Michelle From Houston: How To Explain Startups To An Outsider

By March 4, 2013

I found the startup community at the University of Illinois and never looked back. When I moved out of the thriving Chicago ecosystem and two-stepped down to Houston, Texas, I tried explaining the significance of a strong entrepreneurial environment to a Texan friend.

“I just don’t get the point of co-working spaces. If you’re all working on different projects, how does that help you? I mean really, what’s the deal with these startup communities anyways?”

How does one explain a startup community to an outsider?

I started with what I know best: Chicago. Here’s what makes the entrepreneurial world go round, as told by a post grad, twenty something.

It starts with one person. The one with a simple life experience that makes them ask why. That questions standards and business as usual. The inquisitive spirit, passionate enough to address the issue, inspiring enough to show the value and tactful enough to recruit others. The entrepreneur.

It intrigues creative minds to come together. Opposites attract, but creative minds attract better. Unleash an idea into a sea of people like Chicago, and out of the woodwork inspired minds will come. And as conversations start, groups with forward-thinking values begin to form. The independent artists who yearned for creative freedom like Design Cloud; the seasoned entrepreneurs who wanted to help women like Strategiz. The connectors.

It inspires everyone in its path. As startups begin redesigning the processes of today to create a better tomorrow, larger corporations and companies begin taking note. The infectious spirit of entrepreneurship trickles through organizations. And soon forward-thinking companies like Resolute Consulting start acknowledging the new market and business opportunity it creates.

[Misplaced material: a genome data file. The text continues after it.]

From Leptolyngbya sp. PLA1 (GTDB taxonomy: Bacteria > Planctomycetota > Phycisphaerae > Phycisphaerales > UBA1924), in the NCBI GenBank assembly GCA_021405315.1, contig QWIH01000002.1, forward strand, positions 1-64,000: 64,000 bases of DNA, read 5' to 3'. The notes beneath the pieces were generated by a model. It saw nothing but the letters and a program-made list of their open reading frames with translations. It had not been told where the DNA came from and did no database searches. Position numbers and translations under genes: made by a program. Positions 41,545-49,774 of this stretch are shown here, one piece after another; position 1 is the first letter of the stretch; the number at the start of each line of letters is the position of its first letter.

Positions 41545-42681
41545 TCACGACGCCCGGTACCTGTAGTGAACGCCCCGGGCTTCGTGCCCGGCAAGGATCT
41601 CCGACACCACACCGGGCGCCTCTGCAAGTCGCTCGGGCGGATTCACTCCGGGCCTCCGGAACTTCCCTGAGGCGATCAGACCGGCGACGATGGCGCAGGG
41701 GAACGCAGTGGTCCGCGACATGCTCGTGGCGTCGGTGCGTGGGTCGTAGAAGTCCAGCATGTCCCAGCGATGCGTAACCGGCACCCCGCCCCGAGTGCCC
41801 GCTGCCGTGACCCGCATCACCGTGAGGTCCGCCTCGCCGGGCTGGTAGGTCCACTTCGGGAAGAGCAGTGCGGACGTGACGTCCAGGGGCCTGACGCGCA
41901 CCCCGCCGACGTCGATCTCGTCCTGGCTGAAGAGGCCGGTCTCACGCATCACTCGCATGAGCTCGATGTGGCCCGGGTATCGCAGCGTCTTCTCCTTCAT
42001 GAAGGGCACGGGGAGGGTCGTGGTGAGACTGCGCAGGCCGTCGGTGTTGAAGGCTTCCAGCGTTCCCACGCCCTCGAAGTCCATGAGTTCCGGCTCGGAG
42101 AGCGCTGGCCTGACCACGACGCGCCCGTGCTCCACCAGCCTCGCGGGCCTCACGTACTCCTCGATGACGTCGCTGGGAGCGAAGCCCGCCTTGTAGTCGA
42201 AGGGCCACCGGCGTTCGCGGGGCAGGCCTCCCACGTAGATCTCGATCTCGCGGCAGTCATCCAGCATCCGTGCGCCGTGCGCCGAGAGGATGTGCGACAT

It flourishes in a bounty of resources. While the entrepreneurial spirit sprouts on its own, the decision makers in the city can dramatically impact the acceleration of growth. From building incubators and co-working spaces like 1871, to providing resources like the CEC, TEC and other 3 letter acronyms, the city resources nourish it with support.

Because when you put a bunch of innovative, intelligent people together, amazing things start happening. People start executing inventive ideas. They start bridging connections with nuggets of knowledge, turning concepts upside down and pulling bunnies out of regular hats. The real magic doesn’t happen on MTV cribs, the real magic happens in a startup community.
After spending time in Chicago, it all made perfect sense to me: the power of an idea, the heart wrenchting determination to succeed, the passionate people and the energy behind it all. While I’m still trying to figure out how to get these cowboy boots off, I’m excited to get my feet wet in the entrepreneurial waters here in Texas. So Houston folks, how would you explain your startup community to an outsider?